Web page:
Steel is such a strong and versatile construction material that, to many people, it may even appear to be indestructible. However, steel surfaces need to be extensively treated before they can be used.
If left untreated, steel surfaces are prone to the corrosive effects of rust, dust, grime and other contaminants that can come in during the manufacturing process.
Contaminants – or foreign material – can, if left unchecked, destroy the structural integrity of steel. Rust is one of the most common forms of corrosion, and pitted corrosion can make whole sections of steel completely unfeasible. Mill scale are the flakes of hot steel that sometimes occur during manufacturing that will fall away over time but get in the way when the steel is coated. When the Mill scale is removed it leaves uncoated sections open to contamination. Grease, oil and dust similarly get in the way of coating so need to be removed as quickly as possible.
A guide to steel surface treatment
There are many methods to preparing steel surfaces for treatment, and we will detail the most popular and effective ones.
Solvent Cleaning is the first step in any steel preparation process. Entire steel sections are treated with a solvent such as acetone, which assists in the removal of mill scale, oxides and any elements of corrosion that have already appeared.
A popular method of surface treatment is abrasive grit blasting. Once the steel is cleaned of any oil and grease, it’s passed through a shot-blasting machine. This device shoots a compressed load of abrasive materials, which forcefully push against any foreign material. A brush inside the machine sweeps the steel until it’s clean.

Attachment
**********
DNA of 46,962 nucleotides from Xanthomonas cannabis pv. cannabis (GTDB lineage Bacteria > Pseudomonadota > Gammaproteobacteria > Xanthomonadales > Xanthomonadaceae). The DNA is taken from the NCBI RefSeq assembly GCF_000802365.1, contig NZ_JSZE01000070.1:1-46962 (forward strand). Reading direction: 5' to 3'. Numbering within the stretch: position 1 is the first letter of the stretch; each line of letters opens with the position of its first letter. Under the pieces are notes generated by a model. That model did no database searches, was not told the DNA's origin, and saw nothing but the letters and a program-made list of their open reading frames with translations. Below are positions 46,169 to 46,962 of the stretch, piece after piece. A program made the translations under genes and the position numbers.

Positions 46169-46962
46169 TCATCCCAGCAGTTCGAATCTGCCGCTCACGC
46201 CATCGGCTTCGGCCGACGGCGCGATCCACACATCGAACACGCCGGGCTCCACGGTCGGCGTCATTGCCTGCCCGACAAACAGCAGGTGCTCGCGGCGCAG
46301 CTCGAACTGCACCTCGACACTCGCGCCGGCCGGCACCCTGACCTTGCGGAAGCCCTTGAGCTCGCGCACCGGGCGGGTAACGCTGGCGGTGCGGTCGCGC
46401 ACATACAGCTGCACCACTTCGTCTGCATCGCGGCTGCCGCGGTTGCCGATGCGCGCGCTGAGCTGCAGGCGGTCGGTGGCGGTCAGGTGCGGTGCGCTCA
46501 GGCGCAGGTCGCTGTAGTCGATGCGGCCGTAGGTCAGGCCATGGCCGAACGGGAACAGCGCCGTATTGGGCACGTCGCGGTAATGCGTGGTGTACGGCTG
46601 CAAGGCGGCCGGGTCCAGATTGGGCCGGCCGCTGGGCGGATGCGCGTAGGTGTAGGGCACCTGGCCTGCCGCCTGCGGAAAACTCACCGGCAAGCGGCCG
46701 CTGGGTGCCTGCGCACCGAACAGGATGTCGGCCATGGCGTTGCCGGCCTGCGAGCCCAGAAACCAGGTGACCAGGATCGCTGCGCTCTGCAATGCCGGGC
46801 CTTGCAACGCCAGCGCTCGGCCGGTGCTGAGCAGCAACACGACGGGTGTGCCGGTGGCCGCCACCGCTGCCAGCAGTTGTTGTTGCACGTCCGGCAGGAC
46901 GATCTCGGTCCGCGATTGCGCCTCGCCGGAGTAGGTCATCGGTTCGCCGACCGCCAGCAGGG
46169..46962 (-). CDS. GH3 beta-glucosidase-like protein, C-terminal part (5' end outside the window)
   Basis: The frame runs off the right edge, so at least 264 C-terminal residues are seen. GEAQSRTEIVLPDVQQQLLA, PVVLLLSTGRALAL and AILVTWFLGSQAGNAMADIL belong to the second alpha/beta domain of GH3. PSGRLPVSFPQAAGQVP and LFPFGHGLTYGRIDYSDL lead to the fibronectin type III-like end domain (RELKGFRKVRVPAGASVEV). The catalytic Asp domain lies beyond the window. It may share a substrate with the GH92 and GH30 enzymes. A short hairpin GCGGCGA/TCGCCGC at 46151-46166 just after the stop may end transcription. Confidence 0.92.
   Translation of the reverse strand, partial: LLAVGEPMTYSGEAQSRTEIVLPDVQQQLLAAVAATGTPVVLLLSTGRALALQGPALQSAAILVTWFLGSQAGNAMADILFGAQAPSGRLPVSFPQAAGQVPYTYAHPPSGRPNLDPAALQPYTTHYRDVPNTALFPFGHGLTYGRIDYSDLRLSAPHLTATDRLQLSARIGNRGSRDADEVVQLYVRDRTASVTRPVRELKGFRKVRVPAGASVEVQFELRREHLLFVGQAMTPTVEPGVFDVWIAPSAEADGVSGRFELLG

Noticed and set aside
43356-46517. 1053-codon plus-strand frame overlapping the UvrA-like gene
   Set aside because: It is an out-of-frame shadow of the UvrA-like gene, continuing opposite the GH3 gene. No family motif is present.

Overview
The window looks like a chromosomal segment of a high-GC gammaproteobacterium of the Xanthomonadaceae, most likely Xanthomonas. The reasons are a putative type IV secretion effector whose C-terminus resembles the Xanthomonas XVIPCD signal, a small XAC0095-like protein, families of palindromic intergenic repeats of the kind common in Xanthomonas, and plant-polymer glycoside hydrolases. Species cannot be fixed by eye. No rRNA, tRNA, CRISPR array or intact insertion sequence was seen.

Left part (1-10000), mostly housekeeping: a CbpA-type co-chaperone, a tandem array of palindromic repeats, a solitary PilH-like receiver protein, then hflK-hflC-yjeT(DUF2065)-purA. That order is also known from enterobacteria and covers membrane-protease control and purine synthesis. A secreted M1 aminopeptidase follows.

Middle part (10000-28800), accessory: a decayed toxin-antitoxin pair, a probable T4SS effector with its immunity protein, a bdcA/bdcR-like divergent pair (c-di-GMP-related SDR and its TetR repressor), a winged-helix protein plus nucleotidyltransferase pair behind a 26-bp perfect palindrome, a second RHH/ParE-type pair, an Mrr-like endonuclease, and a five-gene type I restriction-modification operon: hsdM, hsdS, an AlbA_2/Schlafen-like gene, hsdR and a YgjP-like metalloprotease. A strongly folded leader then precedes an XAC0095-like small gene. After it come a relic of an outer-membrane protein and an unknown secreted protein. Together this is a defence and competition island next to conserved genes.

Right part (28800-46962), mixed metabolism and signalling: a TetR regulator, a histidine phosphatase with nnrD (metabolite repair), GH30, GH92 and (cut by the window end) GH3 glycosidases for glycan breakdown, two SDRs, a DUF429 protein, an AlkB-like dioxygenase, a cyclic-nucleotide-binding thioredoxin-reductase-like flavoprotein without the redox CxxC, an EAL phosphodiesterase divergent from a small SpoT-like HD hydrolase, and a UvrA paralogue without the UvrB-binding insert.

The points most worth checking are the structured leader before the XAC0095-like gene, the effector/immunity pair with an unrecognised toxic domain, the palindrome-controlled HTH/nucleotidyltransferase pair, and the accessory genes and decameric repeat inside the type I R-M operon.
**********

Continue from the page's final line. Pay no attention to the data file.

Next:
An alternative version of this method is wet abrasive blasting cleaning. Instead of using a shot of abrasive material, this technique uses water. Imagine a giant power hose and you’re on the right track. This method is recommended for instances where lead-based paints and water-soluble materials have been found on the steel surface.
Getting out the heavy equipment
Power tools, such as rotary brushes and grinders and even needle guns are a regular go-to method for removing debris from steel. These tools are particularly effective in corners or crevices where abrasive grit blasting is ineffective or impractical.
For something more hardcore for structural steel, there’s Acid pickling. This method involves lowering the steel into a giant “bathtub” of inhibited acids designed to dissolve mill scale and rust. The size and complexity of this task might appear over the top but it’s certainly effective.
A more flamboyant method is using fire. Moving an oxy torch over the steel causes rust to fall off or at least becoming dislodged for removal by hand tools later. It’s not the most efficient use of resources compared to other methods detailed here but it certainly is the most eye-catching.
Zinc spray metalising is, unlike some of the methods outlined above, described as a cold process. This means that there is no chance of any steel becoming distorted, which is perfect for fine or ornate pieces such as fences or steel-based art sculptures. It also has the advantage over other methods for providing a spectacular smooth finish. Zinc spray is affixed to the steel within seconds after a shot blast process. The zinc is melted by an electric spray or gas flame gun to make it an ideal solution for a protective barrier.
Just as there are a multitude of steel surface cleaning methods, there’s an almost infinite array of uses for steel in every shape and size. At ShapeCUT, we’ve seen them all and can customise steel for any purpose you can imagine. Contact ShapeCUT today to see how we can help your business.